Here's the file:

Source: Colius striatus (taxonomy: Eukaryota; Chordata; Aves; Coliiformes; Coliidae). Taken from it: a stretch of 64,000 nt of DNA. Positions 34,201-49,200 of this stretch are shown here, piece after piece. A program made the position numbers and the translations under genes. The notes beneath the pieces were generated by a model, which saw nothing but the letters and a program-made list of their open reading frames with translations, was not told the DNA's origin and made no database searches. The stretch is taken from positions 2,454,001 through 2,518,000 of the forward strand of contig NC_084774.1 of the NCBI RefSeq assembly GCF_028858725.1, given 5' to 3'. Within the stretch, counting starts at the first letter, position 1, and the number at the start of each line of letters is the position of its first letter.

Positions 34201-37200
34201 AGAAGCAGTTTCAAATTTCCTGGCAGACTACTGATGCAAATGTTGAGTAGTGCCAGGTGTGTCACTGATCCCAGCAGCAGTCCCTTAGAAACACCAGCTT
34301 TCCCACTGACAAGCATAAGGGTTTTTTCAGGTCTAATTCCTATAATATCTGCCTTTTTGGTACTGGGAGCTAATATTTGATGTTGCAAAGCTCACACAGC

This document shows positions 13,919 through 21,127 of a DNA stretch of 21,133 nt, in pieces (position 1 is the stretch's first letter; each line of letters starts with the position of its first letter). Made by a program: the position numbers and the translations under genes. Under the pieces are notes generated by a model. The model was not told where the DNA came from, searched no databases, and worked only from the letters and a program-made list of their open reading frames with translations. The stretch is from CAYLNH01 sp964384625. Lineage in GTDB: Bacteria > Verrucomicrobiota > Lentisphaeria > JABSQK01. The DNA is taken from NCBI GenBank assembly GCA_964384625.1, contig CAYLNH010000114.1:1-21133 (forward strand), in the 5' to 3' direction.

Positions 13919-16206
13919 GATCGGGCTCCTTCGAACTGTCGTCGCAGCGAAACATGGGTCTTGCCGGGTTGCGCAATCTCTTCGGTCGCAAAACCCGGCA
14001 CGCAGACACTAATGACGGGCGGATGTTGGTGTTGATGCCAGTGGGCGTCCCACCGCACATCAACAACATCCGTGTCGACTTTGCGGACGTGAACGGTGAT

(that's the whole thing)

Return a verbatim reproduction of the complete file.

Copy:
Source: Colius striatus (taxonomy: Eukaryota; Chordata; Aves; Coliiformes; Coliidae). Taken from it: a stretch of 64,000 nt of DNA. Positions 34,201-49,200 of this stretch are shown here, piece after piece. A program made the position numbers and the translations under genes. The notes beneath the pieces were generated by a model, which saw nothing but the letters and a program-made list of their open reading frames with translations, was not told the DNA's origin and made no database searches. The stretch is taken from positions 2,454,001 through 2,518,000 of the forward strand of contig NC_084774.1 of the NCBI RefSeq assembly GCF_028858725.1, given 5' to 3'. Within the stretch, counting starts at the first letter, position 1, and the number at the start of each line of letters is the position of its first letter.

Positions 34201-37200
34201 AGAAGCAGTTTCAAATTTCCTGGCAGACTACTGATGCAAATGTTGAGTAGTGCCAGGTGTGTCACTGATCCCAGCAGCAGTCCCTTAGAAACACCAGCTT
34301 TCCCACTGACAAGCATAAGGGTTTTTTCAGGTCTAATTCCTATAATATCTGCCTTTTTGGTACTGGGAGCTAATATTTGATGTTGCAAAGCTCACACAGC

This document shows positions 13,919 through 21,127 of a DNA stretch of 21,133 nt, in pieces (position 1 is the stretch's first letter; each line of letters starts with the position of its first letter). Made by a program: the position numbers and the translations under genes. Under the pieces are notes generated by a model. The model was not told where the DNA came from, searched no databases, and worked only from the letters and a program-made list of their open reading frames with translations. The stretch is from CAYLNH01 sp964384625. Lineage in GTDB: Bacteria > Verrucomicrobiota > Lentisphaeria > JABSQK01. The DNA is taken from NCBI GenBank assembly GCA_964384625.1, contig CAYLNH010000114.1:1-21133 (forward strand), in the 5' to 3' direction.

Positions 13919-16206
13919 GATCGGGCTCCTTCGAACTGTCGTCGCAGCGAAACATGGGTCTTGCCGGGTTGCGCAATCTCTTCGGTCGCAAAACCCGGCA
14001 CGCAGACACTAATGACGGGCGGATGTTGGTGTTGATGCCAGTGGGCGTCCCACCGCACATCAACAACATCCGTGTCGACTTTGCGGACGTGAACGGTGAT